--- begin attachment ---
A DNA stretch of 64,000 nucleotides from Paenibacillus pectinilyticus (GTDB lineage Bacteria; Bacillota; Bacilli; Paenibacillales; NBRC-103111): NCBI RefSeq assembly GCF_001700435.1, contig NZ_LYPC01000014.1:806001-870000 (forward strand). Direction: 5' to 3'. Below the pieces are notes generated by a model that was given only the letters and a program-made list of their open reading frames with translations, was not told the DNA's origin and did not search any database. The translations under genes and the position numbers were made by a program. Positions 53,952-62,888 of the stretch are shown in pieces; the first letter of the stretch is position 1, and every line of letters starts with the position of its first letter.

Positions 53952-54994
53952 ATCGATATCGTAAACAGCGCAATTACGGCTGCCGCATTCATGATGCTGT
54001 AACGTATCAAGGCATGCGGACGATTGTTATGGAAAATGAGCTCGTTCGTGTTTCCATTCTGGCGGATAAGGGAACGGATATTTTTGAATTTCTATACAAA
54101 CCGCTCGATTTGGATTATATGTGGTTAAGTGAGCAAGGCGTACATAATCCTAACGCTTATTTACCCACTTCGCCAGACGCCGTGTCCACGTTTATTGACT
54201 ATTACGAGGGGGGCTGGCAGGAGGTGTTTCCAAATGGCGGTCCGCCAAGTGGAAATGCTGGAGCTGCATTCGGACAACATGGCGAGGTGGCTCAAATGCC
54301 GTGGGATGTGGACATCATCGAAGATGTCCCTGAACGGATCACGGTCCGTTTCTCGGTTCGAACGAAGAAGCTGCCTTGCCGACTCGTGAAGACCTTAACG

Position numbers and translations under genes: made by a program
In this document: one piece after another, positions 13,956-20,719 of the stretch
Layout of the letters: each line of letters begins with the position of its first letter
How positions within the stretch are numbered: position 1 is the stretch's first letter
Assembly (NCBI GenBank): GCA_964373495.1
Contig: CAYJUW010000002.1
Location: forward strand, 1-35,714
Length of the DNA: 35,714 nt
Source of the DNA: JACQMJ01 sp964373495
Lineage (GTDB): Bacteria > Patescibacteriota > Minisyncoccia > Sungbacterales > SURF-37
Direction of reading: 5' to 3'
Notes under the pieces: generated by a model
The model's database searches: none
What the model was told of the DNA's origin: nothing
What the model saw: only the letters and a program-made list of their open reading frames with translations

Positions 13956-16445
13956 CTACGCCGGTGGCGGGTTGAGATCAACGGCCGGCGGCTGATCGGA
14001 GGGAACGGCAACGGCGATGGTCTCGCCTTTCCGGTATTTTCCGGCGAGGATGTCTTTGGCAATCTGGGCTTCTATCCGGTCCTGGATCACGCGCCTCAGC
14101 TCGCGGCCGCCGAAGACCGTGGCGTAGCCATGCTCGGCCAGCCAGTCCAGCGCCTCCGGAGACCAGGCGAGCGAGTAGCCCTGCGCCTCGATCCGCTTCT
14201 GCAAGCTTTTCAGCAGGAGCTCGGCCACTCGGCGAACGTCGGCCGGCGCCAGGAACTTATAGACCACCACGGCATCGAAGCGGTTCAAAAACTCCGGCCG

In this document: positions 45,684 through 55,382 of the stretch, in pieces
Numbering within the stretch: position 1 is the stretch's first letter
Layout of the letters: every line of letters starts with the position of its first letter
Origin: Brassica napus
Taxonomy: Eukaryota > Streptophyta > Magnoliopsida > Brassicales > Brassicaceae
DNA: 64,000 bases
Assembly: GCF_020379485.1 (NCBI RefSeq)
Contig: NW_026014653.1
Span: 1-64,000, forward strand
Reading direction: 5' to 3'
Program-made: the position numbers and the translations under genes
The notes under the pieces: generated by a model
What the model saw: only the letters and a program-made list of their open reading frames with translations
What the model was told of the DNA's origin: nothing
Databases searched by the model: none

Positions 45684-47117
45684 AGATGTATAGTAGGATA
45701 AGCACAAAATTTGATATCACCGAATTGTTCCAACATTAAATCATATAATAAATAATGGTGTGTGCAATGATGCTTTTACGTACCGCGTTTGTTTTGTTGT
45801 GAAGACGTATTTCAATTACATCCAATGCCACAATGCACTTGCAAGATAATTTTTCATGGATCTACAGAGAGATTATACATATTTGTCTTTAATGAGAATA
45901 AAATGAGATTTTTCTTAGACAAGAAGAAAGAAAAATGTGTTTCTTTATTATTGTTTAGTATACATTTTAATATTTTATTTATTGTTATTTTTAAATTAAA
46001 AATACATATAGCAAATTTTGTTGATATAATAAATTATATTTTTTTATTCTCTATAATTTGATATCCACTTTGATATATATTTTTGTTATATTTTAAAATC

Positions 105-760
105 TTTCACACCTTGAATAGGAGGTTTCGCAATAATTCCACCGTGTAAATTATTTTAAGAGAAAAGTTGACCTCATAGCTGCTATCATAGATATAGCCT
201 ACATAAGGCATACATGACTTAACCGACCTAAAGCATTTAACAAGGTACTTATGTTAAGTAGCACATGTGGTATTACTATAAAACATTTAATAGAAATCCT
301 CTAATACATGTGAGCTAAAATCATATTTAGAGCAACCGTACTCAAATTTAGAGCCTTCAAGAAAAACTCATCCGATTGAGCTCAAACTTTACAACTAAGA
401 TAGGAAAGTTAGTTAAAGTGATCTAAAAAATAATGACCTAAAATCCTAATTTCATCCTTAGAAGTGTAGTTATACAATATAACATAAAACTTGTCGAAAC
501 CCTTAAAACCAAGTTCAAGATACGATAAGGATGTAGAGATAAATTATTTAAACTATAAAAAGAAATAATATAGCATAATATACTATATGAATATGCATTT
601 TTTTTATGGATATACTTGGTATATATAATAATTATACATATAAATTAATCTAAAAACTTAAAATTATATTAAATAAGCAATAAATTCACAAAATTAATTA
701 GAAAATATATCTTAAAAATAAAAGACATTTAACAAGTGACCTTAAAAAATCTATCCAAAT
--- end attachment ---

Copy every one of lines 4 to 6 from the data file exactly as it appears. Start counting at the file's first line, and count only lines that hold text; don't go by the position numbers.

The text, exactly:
54001 AACGTATCAAGGCATGCGGACGATTGTTATGGAAAATGAGCTCGTTCGTGTTTCCATTCTGGCGGATAAGGGAACGGATATTTTTGAATTTCTATACAAA
54101 CCGCTCGATTTGGATTATATGTGGTTAAGTGAGCAAGGCGTACATAATCCTAACGCTTATTTACCCACTTCGCCAGACGCCGTGTCCACGTTTATTGACT
54201 ATTACGAGGGGGGCTGGCAGGAGGTGTTTCCAAATGGCGGTCCGCCAAGTGGAAATGCTGGAGCTGCATTCGGACAACATGGCGAGGTGGCTCAAATGCC